The incredible range trade of Q3, 2020 is well established and, by now, hopefully well understood. The boundaries are clear in terms of 10yr yields with .62+ on the low end and .72+ overhead. The range has been completely unbroken for a month and, if you can forgive one false alarm breakout to .79%, it’s been unbroken for nearly 2 months. Before that, we could go all the way back to April through early July and view the same levels containing most of the trading action. In short, this is the core of the post-covid sideways range in the bond market.
Last week began with yields being squeezed in such a narrow consolidation pattern that a breakout was inevitable (yellow lines below). Yields broke to higher levels. In these cases (were a consolidation pattern inside a broader sideways trend is broken to the upside), the most basic inference is that the next technical test should take place at the ceiling of the range. In other words, breaking out of the yellow triangle pattern implied a visit to .72+. While this happened briefly on Thursday, this morning’s version looks more serious.
It’s not only more serious because yields have moved a bit higher. There are also a few clues in the intraday trading patterns. Specifically, on Friday, yields moved up and above an intermediate pivot point at .69% and then bounced there as a floor multiple times. While this isn’t really a definitive confirmation of risk–especially on a Friday afternoon–it can be the market’s way of offering a bit of a clue about the potential risks ahead.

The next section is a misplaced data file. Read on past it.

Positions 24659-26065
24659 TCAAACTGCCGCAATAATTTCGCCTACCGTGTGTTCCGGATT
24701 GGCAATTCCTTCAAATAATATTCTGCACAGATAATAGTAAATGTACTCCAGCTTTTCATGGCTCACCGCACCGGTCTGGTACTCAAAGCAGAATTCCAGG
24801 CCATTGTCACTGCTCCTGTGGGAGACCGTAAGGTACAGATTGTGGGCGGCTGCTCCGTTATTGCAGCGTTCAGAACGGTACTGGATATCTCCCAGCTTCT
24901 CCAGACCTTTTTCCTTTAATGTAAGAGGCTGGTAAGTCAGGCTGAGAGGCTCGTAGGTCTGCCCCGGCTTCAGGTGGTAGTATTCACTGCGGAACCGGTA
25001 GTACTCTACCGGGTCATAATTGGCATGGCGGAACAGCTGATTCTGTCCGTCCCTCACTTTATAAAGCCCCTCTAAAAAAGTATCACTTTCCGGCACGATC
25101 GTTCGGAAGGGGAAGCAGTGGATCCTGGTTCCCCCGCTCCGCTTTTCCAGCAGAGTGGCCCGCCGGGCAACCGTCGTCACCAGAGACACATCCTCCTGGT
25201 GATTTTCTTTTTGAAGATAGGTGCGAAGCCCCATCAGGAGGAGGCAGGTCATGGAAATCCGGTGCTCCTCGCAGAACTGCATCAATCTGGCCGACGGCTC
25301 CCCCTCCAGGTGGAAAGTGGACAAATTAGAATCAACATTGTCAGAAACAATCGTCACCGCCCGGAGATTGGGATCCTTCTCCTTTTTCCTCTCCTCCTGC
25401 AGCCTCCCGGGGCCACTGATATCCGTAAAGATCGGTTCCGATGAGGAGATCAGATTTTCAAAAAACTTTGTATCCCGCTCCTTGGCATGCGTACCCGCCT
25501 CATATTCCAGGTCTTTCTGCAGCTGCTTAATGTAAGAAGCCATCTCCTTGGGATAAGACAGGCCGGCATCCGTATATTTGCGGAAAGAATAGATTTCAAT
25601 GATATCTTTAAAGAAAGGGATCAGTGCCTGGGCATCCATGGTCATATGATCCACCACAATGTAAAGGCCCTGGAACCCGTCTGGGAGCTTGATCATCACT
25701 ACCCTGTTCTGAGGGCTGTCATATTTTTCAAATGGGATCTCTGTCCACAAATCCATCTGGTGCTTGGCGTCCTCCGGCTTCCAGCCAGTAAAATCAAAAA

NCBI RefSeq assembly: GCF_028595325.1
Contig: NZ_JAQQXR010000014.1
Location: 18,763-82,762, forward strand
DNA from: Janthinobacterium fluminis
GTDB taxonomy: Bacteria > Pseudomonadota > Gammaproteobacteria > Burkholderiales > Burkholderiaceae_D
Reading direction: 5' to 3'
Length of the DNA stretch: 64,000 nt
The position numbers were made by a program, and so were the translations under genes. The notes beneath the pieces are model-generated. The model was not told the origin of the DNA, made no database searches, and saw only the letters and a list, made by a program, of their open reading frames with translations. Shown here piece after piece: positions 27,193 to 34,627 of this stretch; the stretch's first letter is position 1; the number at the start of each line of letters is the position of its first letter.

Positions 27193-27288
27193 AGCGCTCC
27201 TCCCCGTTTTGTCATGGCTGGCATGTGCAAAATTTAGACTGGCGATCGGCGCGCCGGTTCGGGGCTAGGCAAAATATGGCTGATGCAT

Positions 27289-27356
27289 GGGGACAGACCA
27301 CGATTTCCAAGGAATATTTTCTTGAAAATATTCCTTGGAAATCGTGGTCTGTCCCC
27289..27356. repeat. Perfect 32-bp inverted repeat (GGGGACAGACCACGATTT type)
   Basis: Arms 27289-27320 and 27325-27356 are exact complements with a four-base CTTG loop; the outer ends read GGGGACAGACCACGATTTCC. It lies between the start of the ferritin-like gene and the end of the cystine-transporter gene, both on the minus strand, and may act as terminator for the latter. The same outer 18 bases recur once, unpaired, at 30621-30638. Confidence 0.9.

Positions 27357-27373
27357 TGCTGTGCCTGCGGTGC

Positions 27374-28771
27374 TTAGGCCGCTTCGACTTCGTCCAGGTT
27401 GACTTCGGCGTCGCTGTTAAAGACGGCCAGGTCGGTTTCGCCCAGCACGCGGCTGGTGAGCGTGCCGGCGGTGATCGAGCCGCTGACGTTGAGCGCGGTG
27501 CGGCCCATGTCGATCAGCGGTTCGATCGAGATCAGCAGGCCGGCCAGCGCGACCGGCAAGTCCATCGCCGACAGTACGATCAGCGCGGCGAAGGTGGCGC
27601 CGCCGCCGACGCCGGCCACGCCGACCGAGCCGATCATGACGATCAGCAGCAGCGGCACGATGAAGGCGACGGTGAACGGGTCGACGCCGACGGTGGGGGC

Keeping in mind that we have a 3-day weekend coming up and Treasury supply (big bond auctions) on Tue-Thu this week, it wouldn’t be a surprise to see bonds let short positions win a few rounds (i.e. higher yields/rates). In the eyes of bond bulls, this would effectively reset the table for the next push toward lower yields. That said, it doesn’t make much sense for anyone to be too bullish or bearish right now (which is the entire reason we’re talking about prolonged, narrow ranges in the first place).
Nonetheless, moderately volatile moves can and will happen even inside broader sideways ranges. As I’ve warned for weeks, the recent stint between .62-.72 is too narrow to last very long, and a better way to think about a broad sideways range would be 0.5 to 0.95%. The reason to watch narrow ranges is to try to get ahead of negative momentum that might be interested in exploring the upper levels of that broader/wider range.
MBS Pricing Snapshot
Pricing shown below is delayed, please note the timestamp at the bottom. Real time pricing is available via MBS Live.
103-14 : -0-01
0.7320 : +0.0380
|Pricing as of 10/5/20 9:06AMEST|
Tomorrow’s Economic Calendar